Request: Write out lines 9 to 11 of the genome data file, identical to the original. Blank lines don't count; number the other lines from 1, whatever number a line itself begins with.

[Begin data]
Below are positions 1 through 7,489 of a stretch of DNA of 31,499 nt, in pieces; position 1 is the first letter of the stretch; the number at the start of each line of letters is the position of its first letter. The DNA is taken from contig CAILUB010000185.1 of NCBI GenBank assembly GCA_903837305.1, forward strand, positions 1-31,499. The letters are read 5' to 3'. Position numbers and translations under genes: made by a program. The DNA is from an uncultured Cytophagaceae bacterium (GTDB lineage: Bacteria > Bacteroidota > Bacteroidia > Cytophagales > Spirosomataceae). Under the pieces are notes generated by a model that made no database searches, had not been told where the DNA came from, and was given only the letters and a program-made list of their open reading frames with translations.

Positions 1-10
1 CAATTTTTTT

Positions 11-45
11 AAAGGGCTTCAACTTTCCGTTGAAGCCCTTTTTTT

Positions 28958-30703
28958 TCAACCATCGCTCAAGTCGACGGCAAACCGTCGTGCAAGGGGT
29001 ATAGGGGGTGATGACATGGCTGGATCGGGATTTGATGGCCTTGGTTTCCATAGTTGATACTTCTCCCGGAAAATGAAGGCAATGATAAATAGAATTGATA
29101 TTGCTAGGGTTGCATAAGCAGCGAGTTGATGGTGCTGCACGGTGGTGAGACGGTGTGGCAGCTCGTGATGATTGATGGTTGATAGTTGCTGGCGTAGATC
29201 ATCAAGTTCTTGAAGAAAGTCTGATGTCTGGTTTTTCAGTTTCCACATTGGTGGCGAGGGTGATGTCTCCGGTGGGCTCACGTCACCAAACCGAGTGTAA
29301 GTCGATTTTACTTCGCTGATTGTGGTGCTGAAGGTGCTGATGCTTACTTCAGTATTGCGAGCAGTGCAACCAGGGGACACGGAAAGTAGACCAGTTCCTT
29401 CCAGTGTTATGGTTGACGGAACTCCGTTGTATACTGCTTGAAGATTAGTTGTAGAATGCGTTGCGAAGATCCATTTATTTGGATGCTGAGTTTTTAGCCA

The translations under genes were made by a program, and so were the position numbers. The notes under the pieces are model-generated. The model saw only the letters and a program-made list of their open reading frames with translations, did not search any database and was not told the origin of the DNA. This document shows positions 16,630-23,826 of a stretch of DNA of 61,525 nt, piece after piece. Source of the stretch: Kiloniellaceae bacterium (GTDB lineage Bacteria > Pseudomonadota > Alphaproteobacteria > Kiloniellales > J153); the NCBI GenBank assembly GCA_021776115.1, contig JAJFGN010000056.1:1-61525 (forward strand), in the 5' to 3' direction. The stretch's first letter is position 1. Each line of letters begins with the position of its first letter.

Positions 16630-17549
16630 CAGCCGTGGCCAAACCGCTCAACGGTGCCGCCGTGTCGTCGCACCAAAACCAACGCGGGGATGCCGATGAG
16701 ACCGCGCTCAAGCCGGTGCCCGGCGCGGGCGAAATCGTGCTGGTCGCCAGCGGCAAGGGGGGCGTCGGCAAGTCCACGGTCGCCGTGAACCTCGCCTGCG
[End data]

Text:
29101 TTGCTAGGGTTGCATAAGCAGCGAGTTGATGGTGCTGCACGGTGGTGAGACGGTGTGGCAGCTCGTGATGATTGATGGTTGATAGTTGCTGGCGTAGATC
29201 ATCAAGTTCTTGAAGAAAGTCTGATGTCTGGTTTTTCAGTTTCCACATTGGTGGCGAGGGTGATGTCTCCGGTGGGCTCACGTCACCAAACCGAGTGTAA
29301 GTCGATTTTACTTCGCTGATTGTGGTGCTGAAGGTGCTGATGCTTACTTCAGTATTGCGAGCAGTGCAACCAGGGGACACGGAAAGTAGACCAGTTCCTT